Hiring managers rarely have the time or resources to look at each résumé closely, and they typically spend about six seconds on their initial fit/no fit decision. If you want to pass that test, you need to have some solid qualifications — and the perfect resume to highlight them.
Here are 14 things you should strike from your resume right now.
- An objective
If you applied, it’s already obvious you want the job.
If you’re in a unique situation, such as changing industries completely, it may be useful to include a brief summary.
- Irrelevant work experiences
Yes, you might have been the “king of making milkshakes” at the restaurant you worked for in high school. But unless you are planning on redeeming that title, it is time to get rid of all that clutter.
But as Alyssa Gelbard, career expert and founder of career-consulting firm Resume Strategists points out: Past work experience that might not appear to be directly relevant to the job at hand might show another dimension, depth, ability, or skill that actually is relevant or applicable.
Only include this experience if it really showcases additional skills that can translate to the position you’re applying for.
- Personal details
Don’t include your marital status, religious preference, or Social Security number.
This might have been the standard in the past, but all this information could lead to discrimination, which is illegal, so there’s no need to include it.
- Your full mailing address
A full street address is the first thing Amanda Augustine, a career-advice expert for TopResume, looks for to immediately cut from a résumé.
“Nobody needs to have that on their résumé anymore, and, to be quite honest, it’s a security concern,” she tells Business Insider.
- More than one phone number
Augustine suggests including only one phone number on your résumé, and that number should really be your cellphone, so that you can control who answers your incoming phone calls, when, and what the voice mail sounds like.
- Your hobbies
In many cases, nobody cares. If it’s not relevant to the job you’re applying for, it’s a waste of space and a waste of the company’s time.
“Also, you don’t want employers trying to contact you in five different places, because then you have to keep track of that,” she says.
- Blatant lies
A CareerBuilder survey asked 2,000 hiring managers for memorable resume mistakes, and blatant lies were a popular choice. One candidate claimed to be the former CEO of the company to which he was applying, another claimed to be a Nobel Prize winner, and one more claimed he attended a college that didn’t exist.
Rosemary Haefner, chief human-resources officer at CareerBuilder, says these lies may be “misguided attempts to compensate for lacking 10o% of the qualifications specified in the job posting.”
But Haefner says candidates should concentrate on the skills they can offer, rather than the skills they can’t offer.
“Hiring managers are more forgiving than job seekers may think,” Haefner explains. “About 42% of employers surveyed said they would consider a candidate who met only three out of five key qualifications for a specific role.”
- Too much text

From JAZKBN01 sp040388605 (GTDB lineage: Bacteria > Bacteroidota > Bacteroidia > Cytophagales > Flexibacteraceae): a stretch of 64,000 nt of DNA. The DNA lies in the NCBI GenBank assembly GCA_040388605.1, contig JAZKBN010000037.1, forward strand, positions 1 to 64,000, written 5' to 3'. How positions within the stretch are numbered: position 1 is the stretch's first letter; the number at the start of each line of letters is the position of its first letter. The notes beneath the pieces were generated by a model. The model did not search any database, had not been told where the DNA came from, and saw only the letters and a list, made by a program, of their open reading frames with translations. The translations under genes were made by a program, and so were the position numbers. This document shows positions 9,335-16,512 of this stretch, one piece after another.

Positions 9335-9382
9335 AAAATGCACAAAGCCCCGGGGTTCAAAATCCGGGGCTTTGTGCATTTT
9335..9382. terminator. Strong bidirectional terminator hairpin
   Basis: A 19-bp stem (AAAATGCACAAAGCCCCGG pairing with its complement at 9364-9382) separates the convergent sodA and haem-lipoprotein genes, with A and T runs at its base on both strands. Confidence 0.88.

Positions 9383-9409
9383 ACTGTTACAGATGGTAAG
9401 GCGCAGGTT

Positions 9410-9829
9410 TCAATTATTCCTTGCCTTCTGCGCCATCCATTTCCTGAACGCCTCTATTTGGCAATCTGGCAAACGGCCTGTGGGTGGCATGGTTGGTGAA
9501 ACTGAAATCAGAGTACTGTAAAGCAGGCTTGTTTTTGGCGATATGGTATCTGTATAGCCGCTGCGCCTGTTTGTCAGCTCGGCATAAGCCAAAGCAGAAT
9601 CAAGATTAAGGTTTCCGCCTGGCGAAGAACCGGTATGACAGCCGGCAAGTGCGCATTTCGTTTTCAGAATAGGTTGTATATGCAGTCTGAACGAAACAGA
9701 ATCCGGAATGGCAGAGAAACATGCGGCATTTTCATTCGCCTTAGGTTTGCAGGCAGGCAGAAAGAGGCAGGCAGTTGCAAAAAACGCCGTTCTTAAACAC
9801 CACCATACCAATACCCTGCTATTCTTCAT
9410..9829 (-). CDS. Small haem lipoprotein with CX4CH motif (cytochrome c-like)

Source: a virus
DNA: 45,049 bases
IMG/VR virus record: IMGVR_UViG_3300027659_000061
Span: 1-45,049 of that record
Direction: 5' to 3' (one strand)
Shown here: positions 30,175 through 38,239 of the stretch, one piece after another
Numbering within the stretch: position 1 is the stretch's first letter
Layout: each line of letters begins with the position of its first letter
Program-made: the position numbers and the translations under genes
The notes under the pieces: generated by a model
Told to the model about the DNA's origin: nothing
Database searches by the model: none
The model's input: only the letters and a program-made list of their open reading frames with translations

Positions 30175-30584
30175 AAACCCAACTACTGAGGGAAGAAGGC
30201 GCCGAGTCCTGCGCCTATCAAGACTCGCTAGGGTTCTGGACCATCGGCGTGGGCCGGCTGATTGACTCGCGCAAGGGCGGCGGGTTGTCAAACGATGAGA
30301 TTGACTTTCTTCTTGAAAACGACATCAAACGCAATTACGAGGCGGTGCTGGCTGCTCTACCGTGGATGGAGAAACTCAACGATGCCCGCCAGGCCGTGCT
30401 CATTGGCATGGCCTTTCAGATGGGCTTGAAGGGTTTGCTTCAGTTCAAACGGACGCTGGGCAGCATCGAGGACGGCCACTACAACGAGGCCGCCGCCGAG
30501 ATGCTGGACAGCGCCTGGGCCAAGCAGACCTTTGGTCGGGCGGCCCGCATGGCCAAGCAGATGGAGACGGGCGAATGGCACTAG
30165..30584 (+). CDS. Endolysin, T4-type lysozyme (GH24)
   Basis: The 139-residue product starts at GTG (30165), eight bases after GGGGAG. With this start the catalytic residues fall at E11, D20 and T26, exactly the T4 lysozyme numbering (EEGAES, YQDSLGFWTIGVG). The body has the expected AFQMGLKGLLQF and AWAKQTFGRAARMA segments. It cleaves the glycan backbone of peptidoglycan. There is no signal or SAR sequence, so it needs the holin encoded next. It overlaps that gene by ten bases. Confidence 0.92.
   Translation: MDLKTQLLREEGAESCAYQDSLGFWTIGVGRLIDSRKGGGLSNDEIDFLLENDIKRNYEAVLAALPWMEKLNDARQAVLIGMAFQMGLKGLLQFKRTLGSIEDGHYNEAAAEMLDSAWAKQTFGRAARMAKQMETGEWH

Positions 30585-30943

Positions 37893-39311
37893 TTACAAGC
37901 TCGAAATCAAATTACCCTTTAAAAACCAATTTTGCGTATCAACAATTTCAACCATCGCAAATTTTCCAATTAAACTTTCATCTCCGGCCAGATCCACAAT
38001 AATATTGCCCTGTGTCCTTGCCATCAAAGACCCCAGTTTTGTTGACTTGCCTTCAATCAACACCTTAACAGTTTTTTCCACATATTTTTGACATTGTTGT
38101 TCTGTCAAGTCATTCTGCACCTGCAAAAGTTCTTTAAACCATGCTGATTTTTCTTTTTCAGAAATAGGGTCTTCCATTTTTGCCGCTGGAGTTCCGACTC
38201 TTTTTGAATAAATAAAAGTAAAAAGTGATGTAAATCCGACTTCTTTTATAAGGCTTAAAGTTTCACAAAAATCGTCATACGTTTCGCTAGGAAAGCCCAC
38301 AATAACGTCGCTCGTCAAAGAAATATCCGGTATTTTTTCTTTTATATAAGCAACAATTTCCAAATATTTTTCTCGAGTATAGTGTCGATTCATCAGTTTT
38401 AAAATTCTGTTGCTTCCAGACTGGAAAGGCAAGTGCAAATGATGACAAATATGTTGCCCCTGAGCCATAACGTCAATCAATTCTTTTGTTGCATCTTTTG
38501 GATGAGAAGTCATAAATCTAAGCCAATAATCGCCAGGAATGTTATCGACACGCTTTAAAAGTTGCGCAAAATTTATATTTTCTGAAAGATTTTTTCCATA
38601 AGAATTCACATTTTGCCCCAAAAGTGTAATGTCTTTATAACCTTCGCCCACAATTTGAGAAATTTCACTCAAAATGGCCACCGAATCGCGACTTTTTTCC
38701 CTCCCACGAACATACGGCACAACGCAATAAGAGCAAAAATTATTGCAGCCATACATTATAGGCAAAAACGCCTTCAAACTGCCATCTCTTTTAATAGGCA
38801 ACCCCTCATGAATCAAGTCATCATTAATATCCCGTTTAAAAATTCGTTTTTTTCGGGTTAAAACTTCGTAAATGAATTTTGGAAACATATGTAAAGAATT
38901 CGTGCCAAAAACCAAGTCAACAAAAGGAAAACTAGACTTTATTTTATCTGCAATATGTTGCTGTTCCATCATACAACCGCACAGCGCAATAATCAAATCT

When you use a 0.5-inch margin and eight-point font in an effort to get everything to fit on one page, this is an “epic fail,” says J.T. O’Donnell, a career and workplace expert, founder of career-advice site Careerealism.com, and author of “Careerealism: The Smart Approach to a Satisfying Career.”
She recommends lots of white space and no more than a 0.8 margin.
Augustine agrees, warning particularly against dense blocks of text.
“Let’s be honest: You’re looking this over quickly, you’re glancing through it, your eyes glaze over when you get to a big, long paragraph,” she says.
- Too many bullets
In the same vein, you can also overload your résumé with too many bullet points, which Augustine calls “death by bullets.”
“If absolutely everything is bulleted, it has the same effect as big dense blocks of text — your eyes just glaze over it,” she says.
Augustine explains that bullets are only to be used to draw attention to the most important information. “If you bullet everything, everything is important, which means really nothing stands out,” she says.
- Time off
If you took time off to travel or raise a family, Gelbard doesn’t recommend including that information on your résumé. “In some countries, it is acceptable to include this information, especially travel, but it is not appropriate to include that in the body of a résumé in the US.”
- Details that give away your age
Another surprising way your résumé could give away your age: double spaces after a period.
If your employers want to speak to your references, they’ll ask you. Also, it’s better if you have a chance to tell your references ahead of time that a future employer might be calling.
If you write “references upon request” at the bottom of your résumé, you’re merely wasting a valuable line, career coach Eli Amdur says.
- Inconsistent formatting
The format of your résumé is just as important as its content, Augustine says.
She says the best format is the format that will make it easiest for the hiring manager to scan your résumé and still be able to pick out your key qualifications and career goals.
Once you pick a format, stick with it. If you write the day, month, and year for one date, then use that same format throughout the rest of the résumé.
- Personal pronouns
Your résumé shouldn’t include the words “I,” “me,” “she,” or “my,” says Tina Nicolai, executive career coach and founder of Resume Writers’ Ink.
“Don’t write your résumé in the third or first person. It’s understood that everything on your résumé is about you and your experiences.”